Physician-Assisted Suicide

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Pain is universal. In life, everyone will feel pain; it is inevitable and cruel. Physical or emotional, insignificant or severe, it is there. The pain continues mounting into an unbearable amount of suffering. Suffering that blots out everything of worth, such as family, love, aspirations, and optimism. Hopelessness seizes any will to endure. With no way to subside or control the pain, often one will go to extremes in order to be free of it. Many take their life, in order to escape the horror. Committing suicide is a traumatizing experience for any and all involved. Life is precious. The chance to live is only given once, and cannot be taken for granted. Preventing even a single life from ending early is imperative and obligatory to everyone. Suicide can never be an option. Why then is it acceptable as an alternative treatment for dire medical conditions? Physician-Assisted Suicides have a negative impact on those involved and is unethical. In 2007, the American Geriatrics Society defined Physician-Assisted Suicide as, “When a physician provides either equipment or medication, or informs the patient of the most efficacious use of already available means, for the purpose of assisting the patient to end his or her own life” (qtd. in Lachman 121). Physician-Assisted Suicide is what it says, suicide. In the United States the controversy of the “Right to die” is not new. According to Vicki D. Lachman a Clinical Associate Professor, after the Supreme Court decision in 1997, it was determined that there is not a constitutional right to die. The Supreme Court is allowing states to pass laws to legalize Physician-Assisted Suicide. Since then three states, Oregon, Washington, and Montana have made it legal to perform Phy... ... middle of paper ... ...urses 19.2 (2010): 121-125. MEDLINE. EBSCO. Web. 27 Sept. 2011. Linda Ganzini, et al. "Quality of Death and Dying in Patients who Request Physician-Assisted Death." Journal of Palliative Medicine 14.4 (2011): 445-450. Academic Search Premier. EBSCO. Web. 27 Sept. 2011. Luc Deliens, et al. "The role of nurses in physician-assisted deaths in Belgium." CMAJ: Canadian Medical Association Journal 182.9 (2010): 905-910. Academic Search Premier. EBSCO. Web. 28 Sept. 2011. Stevens Jr., Kenneth R. "Emotional and Psychological Effects of Physician-Assisted Suicide and Euthanasia on Participating Physicians." Issues in Law & Medicine 21.3 (2006): 187-200. Business Source Premier. EBSCO. Web. 28 Sept. 2011. Sullivan, Stephen. "The right to die: a discussion of 'rational suicide'." Mental Health Practice 14.6 (2011): 32-34. Academic Search Premier. EBSCO. Web. 27 Sept. 2011.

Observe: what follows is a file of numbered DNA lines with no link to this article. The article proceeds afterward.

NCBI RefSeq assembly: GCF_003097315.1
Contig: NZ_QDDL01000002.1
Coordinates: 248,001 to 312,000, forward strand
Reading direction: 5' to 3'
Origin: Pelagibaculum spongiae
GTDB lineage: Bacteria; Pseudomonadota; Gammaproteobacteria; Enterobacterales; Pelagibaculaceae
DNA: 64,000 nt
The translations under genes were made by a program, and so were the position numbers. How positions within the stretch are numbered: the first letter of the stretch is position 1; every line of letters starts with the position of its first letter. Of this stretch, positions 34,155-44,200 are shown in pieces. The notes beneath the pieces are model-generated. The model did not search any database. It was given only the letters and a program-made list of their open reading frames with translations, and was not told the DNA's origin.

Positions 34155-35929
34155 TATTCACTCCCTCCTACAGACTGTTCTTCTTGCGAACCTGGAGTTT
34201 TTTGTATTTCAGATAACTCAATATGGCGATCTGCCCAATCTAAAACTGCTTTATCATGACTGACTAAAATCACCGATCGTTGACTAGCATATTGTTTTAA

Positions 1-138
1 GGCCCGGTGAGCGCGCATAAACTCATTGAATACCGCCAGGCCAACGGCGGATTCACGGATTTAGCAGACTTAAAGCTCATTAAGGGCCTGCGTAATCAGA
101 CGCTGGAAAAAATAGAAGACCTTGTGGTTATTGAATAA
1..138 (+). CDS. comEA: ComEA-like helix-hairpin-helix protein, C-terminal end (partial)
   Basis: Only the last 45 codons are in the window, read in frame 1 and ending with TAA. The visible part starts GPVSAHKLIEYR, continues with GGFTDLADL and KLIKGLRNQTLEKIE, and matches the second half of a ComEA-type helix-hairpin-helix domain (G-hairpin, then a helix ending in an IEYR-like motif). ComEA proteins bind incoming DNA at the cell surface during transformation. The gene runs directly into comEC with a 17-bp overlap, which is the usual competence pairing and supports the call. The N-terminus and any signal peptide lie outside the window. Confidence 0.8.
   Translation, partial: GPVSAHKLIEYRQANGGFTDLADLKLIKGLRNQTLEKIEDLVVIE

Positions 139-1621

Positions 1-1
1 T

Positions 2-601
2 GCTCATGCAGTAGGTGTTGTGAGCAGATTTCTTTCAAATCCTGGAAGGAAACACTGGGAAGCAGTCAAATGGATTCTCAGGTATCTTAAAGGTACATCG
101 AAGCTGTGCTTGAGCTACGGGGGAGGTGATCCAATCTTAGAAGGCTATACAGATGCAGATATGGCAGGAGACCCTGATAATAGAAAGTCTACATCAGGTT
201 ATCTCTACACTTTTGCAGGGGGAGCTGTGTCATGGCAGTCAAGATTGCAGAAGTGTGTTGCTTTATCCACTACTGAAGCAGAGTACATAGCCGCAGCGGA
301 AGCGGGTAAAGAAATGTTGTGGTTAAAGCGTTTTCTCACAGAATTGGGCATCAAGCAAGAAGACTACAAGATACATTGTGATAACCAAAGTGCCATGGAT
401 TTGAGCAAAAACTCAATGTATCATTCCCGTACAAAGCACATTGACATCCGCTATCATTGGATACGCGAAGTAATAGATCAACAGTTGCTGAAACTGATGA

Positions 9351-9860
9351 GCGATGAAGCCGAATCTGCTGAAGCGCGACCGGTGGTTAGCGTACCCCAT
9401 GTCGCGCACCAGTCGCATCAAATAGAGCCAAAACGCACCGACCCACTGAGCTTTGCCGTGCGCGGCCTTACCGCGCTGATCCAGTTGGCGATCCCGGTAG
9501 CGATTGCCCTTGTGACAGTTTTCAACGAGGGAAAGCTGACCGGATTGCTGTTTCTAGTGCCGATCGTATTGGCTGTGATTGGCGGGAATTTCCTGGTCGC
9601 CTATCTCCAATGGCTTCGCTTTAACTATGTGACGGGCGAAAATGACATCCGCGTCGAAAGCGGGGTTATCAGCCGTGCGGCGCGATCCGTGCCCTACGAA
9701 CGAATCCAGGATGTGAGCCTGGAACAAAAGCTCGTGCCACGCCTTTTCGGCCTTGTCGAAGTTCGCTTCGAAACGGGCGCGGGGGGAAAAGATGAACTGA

In this essay, the author

  • Analyzes dr. de graas' personal experience with physician-assisted suicide. physical and emotional challenges are obvious, and some physicians do not work after their traumatizing experience.
  • Explains that the code of ethics for nurses prohibits nurses from taking part in physician-assisted suicides.
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